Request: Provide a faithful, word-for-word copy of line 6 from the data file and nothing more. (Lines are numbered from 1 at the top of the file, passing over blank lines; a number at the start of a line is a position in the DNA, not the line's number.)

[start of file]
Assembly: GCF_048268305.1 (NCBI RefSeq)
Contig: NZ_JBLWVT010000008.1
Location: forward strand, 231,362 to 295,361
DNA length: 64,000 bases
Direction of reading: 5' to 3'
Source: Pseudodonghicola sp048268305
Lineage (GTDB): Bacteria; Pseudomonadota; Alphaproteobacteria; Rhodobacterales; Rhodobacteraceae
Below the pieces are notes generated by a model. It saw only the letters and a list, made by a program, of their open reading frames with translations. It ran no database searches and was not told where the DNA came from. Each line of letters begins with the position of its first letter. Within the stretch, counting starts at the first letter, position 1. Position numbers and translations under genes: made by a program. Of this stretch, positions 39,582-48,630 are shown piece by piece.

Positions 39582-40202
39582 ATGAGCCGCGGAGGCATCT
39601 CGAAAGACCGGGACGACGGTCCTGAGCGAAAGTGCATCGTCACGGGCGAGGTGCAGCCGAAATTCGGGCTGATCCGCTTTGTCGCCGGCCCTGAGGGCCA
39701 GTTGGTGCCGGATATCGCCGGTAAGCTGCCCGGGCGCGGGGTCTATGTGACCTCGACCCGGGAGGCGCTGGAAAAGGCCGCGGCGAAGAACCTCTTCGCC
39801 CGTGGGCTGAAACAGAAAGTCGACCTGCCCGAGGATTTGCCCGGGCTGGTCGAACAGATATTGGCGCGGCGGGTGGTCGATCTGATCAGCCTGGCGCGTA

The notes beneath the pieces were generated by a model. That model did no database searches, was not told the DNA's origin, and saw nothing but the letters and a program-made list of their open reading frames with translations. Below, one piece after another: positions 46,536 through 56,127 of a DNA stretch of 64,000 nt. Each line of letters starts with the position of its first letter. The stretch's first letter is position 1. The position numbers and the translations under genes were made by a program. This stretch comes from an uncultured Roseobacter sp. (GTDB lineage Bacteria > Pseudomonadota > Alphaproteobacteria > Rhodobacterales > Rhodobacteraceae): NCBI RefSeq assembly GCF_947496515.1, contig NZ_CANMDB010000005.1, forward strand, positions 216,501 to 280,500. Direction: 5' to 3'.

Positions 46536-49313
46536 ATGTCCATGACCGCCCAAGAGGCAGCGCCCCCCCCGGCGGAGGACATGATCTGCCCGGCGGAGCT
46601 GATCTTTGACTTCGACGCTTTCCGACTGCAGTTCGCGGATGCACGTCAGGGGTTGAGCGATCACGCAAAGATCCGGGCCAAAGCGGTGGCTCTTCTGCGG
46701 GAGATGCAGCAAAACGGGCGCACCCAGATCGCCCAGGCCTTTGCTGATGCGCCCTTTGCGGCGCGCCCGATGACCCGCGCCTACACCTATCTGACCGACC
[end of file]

Source: Pseudodonghicola sp048268305